By David Sole and Marcina Cole
July 6, 2015
Coldwater, Mich. In rural, south central Michigan, several hours from Detroit, sits Lakeland Correctional Facility.
Upon our arrival we noticed the sun reflecting brightly off the triple row of 12-feet-high razorwire, coil fencing surrounding the extensive state prison. After passing through metal detectors, pat-downs and shoe, sock and feet inspections, we entered the visiting room to the warm embrace of the Rev. Edward Pinkney.
Rev. Pinkney, a leading African-American activist in Benton Harbor, Mich., was tried and convicted in late 2014 by an all-white jury for supposedly altering five dates on a recall petition against Benton Harbor’s mayor. Not one shred of evidence was presented that Pinkney committed these alleged acts.
The prosecutor, Michael Sepic, could not produce one witness to say that Rev. Pinkney was the culprit. Judge Sterling R. Schrock allowed Sepic to tell the jury, “You don’t need evidence to convict Mr. Pinkney.”
All the prosecutor showed the jury was that Rev. Pinkney was a speaker at press conferences and chaired meetings of his organization, BANCO (Black Autonomy Network Community Organization). That was enough for this gang of racists to convict and sentence him to 2.5 to 10 years in prison.
As we sat and talked, we were amazed at Pinkney’s energy and optimism after six months behind bars. He had petitioned the authorities to be transferred to Lakeland, which is not far from his spouse Dorothy, making visits much easier. Previously he had been at Marquette prison, a 10-hour drive from his home.
But Rev. Pinkney was also somber about his situation. “Lakeland has 1,400 prisoners, and I’d say 70 percent are lifers,” Pinkney told us. “Being here is serious business. Every day is a challenge. Many of these guys have been here 20, 30, 40 or more years. Today ‘life imprisonment’ means just that — they will never get out.”
Helping those ‘who will never get out’
“I spend most mornings and afternoons in the law library helping inmates with legal research. Then a group of lifers asked me to help them better organize their group meetings, which I am doing. The Muslim prisoners invited me to speak to their Friday prayer session when they found out about my case and history of activism.”
Rev. Pinkney receives many books and periodicals from supporters. Part of the work we do in the Detroit-based Moratorium NOW! Coalition to Stop Foreclosures, Evictions and Utility Shutoffs and the Michigan Emergency Committee Against War & Injustice is fundraising for his legal appeal. We also send a monthly donation to help pay for his daily phone calls to his spouse. He often calls in to our weekly Monday evening meetings.
Rev. Pinkney is a voracious reader, so we send him one or two books a month and gave him a subscription to Workers World newspaper, which the prison allows in. “I share the books and articles you send me. As soon as I am done they go hand to hand,” he said. He noted that he could use more good reading material.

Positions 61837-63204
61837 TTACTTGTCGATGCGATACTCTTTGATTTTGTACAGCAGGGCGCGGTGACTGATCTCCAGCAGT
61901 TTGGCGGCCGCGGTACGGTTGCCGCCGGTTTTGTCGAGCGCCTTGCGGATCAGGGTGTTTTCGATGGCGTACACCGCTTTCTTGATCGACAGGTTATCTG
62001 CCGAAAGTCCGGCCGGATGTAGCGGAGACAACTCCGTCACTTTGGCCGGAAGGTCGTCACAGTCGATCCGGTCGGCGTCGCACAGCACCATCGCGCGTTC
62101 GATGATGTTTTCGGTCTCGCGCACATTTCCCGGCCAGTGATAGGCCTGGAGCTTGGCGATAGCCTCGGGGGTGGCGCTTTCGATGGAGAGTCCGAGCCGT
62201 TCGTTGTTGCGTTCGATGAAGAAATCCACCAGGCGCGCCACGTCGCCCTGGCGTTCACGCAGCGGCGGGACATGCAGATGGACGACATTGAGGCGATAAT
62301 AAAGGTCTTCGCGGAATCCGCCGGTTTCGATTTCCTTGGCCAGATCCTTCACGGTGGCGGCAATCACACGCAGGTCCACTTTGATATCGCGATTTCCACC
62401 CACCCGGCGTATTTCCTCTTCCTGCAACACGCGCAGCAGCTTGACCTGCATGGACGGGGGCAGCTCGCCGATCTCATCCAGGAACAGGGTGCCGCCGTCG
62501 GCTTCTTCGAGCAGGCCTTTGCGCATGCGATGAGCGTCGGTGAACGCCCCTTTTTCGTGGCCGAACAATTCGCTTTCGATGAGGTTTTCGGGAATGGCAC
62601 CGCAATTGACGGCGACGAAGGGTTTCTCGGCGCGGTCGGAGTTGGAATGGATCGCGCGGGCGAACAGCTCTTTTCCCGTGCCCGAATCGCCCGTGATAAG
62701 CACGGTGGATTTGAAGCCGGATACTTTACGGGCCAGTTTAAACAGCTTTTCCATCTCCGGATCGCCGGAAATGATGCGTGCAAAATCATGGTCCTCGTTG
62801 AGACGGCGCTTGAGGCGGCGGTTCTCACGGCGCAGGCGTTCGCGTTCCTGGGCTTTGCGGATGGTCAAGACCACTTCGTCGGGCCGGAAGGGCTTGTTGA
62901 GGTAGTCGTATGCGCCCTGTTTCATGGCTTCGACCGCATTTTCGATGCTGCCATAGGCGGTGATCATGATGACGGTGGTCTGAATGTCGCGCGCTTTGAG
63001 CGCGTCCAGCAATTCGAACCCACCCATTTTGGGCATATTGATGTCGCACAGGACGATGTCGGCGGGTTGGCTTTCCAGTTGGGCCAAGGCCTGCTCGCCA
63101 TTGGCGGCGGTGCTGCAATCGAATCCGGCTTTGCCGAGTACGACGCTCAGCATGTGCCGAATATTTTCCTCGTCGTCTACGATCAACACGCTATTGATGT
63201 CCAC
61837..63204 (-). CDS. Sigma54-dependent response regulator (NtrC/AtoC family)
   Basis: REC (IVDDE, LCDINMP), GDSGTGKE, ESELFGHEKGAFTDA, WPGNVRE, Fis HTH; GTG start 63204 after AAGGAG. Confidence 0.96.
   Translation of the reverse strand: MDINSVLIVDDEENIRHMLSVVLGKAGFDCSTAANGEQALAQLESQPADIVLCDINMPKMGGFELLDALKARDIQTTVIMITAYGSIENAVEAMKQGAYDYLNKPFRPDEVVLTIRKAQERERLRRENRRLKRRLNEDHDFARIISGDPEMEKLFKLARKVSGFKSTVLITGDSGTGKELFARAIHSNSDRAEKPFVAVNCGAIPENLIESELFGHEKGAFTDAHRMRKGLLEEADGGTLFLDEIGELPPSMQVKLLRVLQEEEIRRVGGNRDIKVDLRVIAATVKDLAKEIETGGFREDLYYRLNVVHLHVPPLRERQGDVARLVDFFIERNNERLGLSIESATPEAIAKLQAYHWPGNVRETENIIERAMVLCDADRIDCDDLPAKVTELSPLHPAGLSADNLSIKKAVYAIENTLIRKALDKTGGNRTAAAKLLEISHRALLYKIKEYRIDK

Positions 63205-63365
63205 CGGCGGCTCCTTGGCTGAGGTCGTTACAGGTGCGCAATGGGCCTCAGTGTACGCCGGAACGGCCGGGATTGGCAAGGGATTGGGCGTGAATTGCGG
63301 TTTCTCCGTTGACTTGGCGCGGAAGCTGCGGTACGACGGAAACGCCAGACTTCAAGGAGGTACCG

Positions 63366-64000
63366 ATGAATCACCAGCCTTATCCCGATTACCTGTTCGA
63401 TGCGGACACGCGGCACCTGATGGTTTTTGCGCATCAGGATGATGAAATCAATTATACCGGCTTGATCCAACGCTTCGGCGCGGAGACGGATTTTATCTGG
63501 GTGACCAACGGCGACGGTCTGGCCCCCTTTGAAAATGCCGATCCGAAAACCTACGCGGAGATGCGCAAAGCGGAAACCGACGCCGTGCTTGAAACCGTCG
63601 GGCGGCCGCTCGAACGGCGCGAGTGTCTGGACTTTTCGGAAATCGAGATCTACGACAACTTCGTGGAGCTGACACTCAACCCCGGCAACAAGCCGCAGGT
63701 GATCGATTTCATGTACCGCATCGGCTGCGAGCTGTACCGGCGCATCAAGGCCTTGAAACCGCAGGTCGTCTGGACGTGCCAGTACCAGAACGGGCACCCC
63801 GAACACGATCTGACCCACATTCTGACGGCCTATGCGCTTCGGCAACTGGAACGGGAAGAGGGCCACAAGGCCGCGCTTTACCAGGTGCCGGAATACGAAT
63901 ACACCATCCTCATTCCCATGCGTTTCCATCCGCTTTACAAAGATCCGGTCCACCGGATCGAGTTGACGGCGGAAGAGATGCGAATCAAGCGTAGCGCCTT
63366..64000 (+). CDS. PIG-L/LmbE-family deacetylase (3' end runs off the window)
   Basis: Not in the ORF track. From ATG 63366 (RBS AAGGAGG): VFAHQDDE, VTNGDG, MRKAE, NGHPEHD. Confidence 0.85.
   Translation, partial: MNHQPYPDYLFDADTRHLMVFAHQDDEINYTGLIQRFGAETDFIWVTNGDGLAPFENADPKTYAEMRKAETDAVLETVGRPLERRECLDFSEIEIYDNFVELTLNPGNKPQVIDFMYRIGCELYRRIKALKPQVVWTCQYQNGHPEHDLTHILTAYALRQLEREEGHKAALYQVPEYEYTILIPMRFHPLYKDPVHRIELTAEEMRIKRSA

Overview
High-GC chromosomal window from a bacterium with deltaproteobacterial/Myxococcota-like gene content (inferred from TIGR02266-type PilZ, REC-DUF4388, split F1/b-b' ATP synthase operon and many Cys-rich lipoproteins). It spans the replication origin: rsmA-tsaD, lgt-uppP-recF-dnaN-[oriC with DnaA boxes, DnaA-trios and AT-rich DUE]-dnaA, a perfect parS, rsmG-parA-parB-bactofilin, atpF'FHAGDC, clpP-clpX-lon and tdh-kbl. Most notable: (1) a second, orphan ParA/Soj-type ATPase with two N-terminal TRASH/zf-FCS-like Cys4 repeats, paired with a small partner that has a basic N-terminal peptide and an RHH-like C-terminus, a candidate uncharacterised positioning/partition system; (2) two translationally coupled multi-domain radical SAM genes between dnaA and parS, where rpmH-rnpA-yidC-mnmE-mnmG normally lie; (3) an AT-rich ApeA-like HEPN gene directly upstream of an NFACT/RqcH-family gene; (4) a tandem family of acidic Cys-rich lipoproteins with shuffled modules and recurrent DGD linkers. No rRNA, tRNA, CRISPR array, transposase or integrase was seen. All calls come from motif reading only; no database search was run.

Pinkney’s activism and kindness have won him the respect and admiration of many of the prisoners, but not all. “I’d say that 90 percent of the prisoners here love me and 10 percent hate me. That 10 percent resent my getting so many visitors, when many of them never get a visit. They resent the many books and letters I get. They resent that I will get out of this prison sooner or later and maybe they won’t.”
This small group of hostile prisoners poses a problem for Rev. Pinkney and could endanger his safety. “I try to avoid confrontations and de-escalate situations. But I don’t let them bully me. Several tense situations have arisen. Everyone here knows what goes on, and some of the Muslim brothers have taken to escorting me through the facility when I am done at the library each day. I told them I could take care of myself, but they insist,” said Pinkney.
“Another danger is that my friends and supporters might take it upon themselves to physically confront those who might threaten me — and that would also drag me into a situation involving the prison authorities. So I have to chill my friends out.”
Don’t sweep this injustice ‘under the rug’
Rev. Pinkney was looking forward to his appeal, which is being filed soon. His hope of getting an appeal bond and going home was strong. He has high hopes that he will be released soon because there was no evidence to convict him of felony crimes. But he also knows that there is a “criminal enterprise in Berrien County” that put him in prison in the first place.
The court officials, Benton Harbor Mayor James Hightower and behind them the power of the Whirlpool Corporation headquartered there will be working overtime to try to stop him from returning home. “I am asking all my supporters to get the word out in the next 30 days after the appeal is filed. Get this out to the news media so that this injustice can’t be swept under the rug and the appeals court is forced to deliver justice,” Pinkney urged.
For information on how to help free this political prisoner, visit bhbanco.org.
Send letters (no cards, books or objects — only letters) to Rev. Edward Pinkney #294671, Lakeland Correctional Facility, 141 First St., Coldwater, MI 49036. Send a book to Rev. Pinkney only through Schulerbooks.com using this address and his prisoner number.
Order a “Free Rev. Pinkney” white T-shirt (sizes M, L, XL, 2X, 3X) for a $10 donation plus $3 shipping (proceeds go to his legal expenses) at moratorium-mi.org., or mail your order and payment to Moratorium NOW!, 5920 Second Ave., Detroit, MI 48202.
- Racist court denies justice for Michigan Civil Rights leader
- Civil rights activist denied appeal bond
- Campaign builds to free Rev. Pinkney
- Rev. Pinkney jailed for fighting racist power structure
- Political prisoner’s health scare ignites mass action
Related VOD stories: